Song In My Head #79: “I Want Someone Badly” by Shudder to Think featuring Jeff Buckley

Most mid-’90s music lovers became Jeff Buckley fans because of a song; “Last Goodbye,” say, or his cover of Leonard Cohen’s “Hallelujah.” I may be the only person who first appreciated him due to an unusual magazine article where he was not the interview subject, but rather the interviewer. Might as well start at the beginning…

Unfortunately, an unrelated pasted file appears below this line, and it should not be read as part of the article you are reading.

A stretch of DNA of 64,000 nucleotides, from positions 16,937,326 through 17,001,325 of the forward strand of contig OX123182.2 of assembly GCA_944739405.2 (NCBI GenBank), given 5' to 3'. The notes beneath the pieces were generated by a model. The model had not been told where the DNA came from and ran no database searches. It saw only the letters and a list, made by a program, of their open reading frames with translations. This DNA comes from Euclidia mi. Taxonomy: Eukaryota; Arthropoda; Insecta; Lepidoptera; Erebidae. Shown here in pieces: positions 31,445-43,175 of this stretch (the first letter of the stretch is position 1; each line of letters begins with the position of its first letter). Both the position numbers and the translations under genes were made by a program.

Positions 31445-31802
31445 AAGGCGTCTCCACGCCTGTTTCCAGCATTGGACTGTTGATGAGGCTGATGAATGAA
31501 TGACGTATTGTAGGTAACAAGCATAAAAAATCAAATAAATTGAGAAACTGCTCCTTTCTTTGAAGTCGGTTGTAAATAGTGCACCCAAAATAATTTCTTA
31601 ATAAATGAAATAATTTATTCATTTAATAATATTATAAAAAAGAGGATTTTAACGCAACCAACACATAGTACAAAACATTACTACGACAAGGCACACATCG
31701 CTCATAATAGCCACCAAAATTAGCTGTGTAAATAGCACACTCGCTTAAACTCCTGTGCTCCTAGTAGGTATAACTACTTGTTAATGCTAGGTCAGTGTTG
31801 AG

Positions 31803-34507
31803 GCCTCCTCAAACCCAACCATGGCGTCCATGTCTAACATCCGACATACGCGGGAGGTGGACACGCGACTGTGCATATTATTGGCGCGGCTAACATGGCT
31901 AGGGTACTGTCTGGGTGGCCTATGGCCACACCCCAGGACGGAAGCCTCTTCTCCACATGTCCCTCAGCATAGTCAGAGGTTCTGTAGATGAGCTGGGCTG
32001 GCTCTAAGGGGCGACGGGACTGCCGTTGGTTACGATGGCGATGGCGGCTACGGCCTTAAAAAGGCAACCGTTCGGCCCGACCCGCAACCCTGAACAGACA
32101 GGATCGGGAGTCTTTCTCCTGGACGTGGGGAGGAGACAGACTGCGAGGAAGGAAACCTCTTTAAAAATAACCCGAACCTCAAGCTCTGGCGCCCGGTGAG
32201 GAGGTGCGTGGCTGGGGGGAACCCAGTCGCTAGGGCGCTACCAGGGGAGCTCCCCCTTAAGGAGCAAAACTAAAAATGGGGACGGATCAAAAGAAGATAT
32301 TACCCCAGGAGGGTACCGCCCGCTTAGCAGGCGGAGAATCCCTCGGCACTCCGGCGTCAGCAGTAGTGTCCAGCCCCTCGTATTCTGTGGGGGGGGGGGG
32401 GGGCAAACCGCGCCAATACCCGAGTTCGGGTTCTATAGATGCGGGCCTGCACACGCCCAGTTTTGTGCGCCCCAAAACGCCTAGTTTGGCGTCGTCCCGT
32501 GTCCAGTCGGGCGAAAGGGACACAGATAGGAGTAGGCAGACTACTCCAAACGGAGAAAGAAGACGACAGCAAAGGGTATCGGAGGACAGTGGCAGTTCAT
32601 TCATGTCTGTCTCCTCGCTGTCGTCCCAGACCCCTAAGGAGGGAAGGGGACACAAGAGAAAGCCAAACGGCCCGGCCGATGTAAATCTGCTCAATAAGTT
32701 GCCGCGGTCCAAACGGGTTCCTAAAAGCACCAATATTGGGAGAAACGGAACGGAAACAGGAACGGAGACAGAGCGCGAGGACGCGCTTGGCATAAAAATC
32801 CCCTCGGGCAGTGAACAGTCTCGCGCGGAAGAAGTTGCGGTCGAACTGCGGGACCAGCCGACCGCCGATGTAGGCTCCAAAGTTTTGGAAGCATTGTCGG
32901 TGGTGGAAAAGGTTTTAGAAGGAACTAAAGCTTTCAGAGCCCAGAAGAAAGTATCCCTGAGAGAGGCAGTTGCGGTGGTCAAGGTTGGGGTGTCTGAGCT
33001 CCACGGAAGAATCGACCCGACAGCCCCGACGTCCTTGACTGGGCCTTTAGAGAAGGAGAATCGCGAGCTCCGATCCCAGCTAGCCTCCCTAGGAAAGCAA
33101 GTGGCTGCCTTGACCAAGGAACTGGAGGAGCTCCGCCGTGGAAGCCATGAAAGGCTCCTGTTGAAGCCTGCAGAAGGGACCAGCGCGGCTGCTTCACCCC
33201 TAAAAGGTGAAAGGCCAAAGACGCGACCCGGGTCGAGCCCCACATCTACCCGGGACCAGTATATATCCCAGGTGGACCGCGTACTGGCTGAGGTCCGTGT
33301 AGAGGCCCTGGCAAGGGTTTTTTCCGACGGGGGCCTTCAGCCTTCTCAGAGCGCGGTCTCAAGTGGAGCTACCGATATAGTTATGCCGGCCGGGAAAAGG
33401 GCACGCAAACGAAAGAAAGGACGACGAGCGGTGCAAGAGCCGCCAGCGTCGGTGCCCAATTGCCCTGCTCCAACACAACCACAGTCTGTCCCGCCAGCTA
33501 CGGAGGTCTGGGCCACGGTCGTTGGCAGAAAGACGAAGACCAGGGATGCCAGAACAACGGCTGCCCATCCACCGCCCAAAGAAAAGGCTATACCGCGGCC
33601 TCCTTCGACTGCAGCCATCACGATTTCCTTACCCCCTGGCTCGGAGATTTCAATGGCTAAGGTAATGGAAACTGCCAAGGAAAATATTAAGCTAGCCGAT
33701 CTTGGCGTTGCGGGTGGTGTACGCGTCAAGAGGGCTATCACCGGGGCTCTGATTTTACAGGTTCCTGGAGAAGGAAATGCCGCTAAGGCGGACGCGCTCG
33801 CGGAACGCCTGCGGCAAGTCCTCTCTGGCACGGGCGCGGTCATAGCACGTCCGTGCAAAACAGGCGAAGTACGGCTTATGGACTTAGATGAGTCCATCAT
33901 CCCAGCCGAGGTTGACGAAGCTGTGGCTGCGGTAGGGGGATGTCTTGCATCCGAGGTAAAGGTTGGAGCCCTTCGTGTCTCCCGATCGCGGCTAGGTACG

It was spring quarter 1996 at Stanford, and finals were looming ahead. I was particularly worried about the Poetry and Poetics exam, which would not be an exam at all. Rather, students were to memorize Wallace Stevens’ “The Idea of Order at Key West,” and write it down in its entirety. I read and re-read the poem for days, but somehow it wasn’t sticking. I remember my friend Scott calling me the night before the final, occasionally interrupting our lengthy discussion of the Posies and Big Star with a stern but kindly “Are you sure you shouldn’t be studying?” (He’s a working musician himself now, which seems proper.) The next morning’s final revealed the truth I had repressed all week: I only remembered bits and pieces of the poem. (The mental block, apparently, was permanent. Today I looked up the poem, and aside from the “Tell me, Ramon Fernandez, if you know” line, I might as well have been reading it for the first time. Yikes.) My TA was sympathetic, and promised to take the rest of my class work into account when grading the final. Even so, I was pretty upset. I figured I’d flunk out of school shortly, and might as well do what I always did to cheer up. I hopped the campus shuttle to Palo Alto’s University Avenue.